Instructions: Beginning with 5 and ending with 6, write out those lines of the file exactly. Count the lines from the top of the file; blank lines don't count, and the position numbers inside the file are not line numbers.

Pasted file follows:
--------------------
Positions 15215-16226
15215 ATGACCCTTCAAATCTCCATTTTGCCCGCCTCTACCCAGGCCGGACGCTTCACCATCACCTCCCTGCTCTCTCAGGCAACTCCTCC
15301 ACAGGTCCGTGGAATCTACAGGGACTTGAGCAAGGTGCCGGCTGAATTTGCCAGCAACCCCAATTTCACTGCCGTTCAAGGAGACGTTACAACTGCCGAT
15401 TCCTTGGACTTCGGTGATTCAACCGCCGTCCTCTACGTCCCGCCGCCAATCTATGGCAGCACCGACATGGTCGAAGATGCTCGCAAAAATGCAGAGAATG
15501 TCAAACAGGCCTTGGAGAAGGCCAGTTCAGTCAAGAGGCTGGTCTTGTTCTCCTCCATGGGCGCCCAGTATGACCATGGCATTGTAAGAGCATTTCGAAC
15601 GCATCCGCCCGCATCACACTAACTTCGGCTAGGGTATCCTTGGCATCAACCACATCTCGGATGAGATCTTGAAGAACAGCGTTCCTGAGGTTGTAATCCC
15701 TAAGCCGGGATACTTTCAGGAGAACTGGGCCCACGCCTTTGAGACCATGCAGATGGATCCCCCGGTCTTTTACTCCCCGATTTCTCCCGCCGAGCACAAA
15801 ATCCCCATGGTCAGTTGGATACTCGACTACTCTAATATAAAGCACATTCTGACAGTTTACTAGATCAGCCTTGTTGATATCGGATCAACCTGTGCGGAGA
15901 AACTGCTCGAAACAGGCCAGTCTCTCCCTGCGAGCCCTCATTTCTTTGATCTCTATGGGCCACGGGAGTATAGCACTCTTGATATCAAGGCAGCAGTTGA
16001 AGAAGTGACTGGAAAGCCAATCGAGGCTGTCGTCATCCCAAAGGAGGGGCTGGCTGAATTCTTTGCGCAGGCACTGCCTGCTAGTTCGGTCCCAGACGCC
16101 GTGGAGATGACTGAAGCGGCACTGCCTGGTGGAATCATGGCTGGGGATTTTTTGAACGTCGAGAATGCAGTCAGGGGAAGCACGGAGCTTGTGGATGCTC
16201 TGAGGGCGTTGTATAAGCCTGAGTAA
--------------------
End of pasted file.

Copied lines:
15501 TCAAACAGGCCTTGGAGAAGGCCAGTTCAGTCAAGAGGCTGGTCTTGTTCTCCTCCATGGGCGCCCAGTATGACCATGGCATTGTAAGAGCATTTCGAAC
15601 GCATCCGCCCGCATCACACTAACTTCGGCTAGGGTATCCTTGGCATCAACCACATCTCGGATGAGATCTTGAAGAACAGCGTTCCTGAGGTTGTAATCCC